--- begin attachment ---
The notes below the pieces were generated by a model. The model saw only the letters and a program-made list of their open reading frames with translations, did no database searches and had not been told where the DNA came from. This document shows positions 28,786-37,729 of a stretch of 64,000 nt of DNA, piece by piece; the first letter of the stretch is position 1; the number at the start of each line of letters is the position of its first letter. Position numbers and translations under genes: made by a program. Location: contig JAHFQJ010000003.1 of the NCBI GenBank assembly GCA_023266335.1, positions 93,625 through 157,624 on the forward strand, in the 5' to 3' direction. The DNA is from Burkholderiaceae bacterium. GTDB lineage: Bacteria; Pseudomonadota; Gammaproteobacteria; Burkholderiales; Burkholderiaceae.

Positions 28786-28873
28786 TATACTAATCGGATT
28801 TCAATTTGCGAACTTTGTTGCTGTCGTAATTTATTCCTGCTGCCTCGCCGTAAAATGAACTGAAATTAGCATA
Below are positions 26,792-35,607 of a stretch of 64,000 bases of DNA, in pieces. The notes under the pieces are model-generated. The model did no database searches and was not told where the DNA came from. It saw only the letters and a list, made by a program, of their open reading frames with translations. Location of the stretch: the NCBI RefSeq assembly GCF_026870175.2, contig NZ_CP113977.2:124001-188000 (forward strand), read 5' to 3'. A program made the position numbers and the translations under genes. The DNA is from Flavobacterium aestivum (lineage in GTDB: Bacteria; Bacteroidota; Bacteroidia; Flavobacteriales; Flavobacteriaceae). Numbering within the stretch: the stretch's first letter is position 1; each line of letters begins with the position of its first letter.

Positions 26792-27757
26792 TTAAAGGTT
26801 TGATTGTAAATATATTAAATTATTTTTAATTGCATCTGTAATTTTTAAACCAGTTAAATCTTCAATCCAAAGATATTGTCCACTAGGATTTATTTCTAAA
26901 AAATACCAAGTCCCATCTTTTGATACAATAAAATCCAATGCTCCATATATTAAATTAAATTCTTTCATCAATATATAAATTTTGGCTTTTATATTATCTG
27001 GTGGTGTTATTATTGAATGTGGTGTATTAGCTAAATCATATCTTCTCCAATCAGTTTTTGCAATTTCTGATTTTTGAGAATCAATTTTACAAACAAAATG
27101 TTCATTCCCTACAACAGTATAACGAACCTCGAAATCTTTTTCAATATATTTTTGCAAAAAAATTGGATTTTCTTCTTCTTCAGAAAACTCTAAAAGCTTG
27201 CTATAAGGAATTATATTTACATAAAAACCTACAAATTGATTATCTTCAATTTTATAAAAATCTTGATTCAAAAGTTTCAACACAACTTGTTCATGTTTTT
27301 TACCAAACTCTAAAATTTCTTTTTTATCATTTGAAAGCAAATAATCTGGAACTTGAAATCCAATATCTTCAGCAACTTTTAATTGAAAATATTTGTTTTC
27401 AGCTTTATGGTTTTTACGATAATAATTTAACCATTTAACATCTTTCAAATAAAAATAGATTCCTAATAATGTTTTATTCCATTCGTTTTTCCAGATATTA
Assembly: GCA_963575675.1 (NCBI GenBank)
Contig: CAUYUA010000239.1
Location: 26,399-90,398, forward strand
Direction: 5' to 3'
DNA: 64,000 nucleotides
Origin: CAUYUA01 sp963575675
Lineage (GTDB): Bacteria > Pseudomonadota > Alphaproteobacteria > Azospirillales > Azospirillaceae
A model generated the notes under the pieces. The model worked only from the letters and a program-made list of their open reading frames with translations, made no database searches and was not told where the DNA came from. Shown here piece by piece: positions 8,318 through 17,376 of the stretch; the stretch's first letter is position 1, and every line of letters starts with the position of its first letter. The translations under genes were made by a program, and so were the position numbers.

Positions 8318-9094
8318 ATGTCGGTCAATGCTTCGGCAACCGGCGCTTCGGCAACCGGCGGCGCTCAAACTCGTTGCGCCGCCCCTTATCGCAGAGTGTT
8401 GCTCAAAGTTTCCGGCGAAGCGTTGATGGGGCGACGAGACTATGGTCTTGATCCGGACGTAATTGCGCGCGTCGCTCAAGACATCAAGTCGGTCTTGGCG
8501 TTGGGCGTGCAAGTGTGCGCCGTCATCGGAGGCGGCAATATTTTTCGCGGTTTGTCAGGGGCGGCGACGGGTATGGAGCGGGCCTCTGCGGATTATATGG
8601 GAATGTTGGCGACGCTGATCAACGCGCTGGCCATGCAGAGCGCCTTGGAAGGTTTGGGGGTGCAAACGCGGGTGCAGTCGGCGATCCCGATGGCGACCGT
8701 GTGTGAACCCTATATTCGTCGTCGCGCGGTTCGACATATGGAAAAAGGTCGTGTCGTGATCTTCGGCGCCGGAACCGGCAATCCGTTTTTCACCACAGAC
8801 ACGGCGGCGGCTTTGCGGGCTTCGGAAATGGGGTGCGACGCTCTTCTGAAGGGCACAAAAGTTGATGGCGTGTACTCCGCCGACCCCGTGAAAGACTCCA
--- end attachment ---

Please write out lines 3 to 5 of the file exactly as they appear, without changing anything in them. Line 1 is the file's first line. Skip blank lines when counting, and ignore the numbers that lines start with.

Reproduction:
28786 TATACTAATCGGATT
28801 TCAATTTGCGAACTTTGTTGCTGTCGTAATTTATTCCTGCTGCCTCGCCGTAAAATGAACTGAAATTAGCATA
Below are positions 26,792-35,607 of a stretch of 64,000 bases of DNA, in pieces. The notes under the pieces are model-generated. The model did no database searches and was not told where the DNA came from. It saw only the letters and a list, made by a program, of their open reading frames with translations. Location of the stretch: the NCBI RefSeq assembly GCF_026870175.2, contig NZ_CP113977.2:124001-188000 (forward strand), read 5' to 3'. A program made the position numbers and the translations under genes. The DNA is from Flavobacterium aestivum (lineage in GTDB: Bacteria; Bacteroidota; Bacteroidia; Flavobacteriales; Flavobacteriaceae). Numbering within the stretch: the stretch's first letter is position 1; each line of letters begins with the position of its first letter.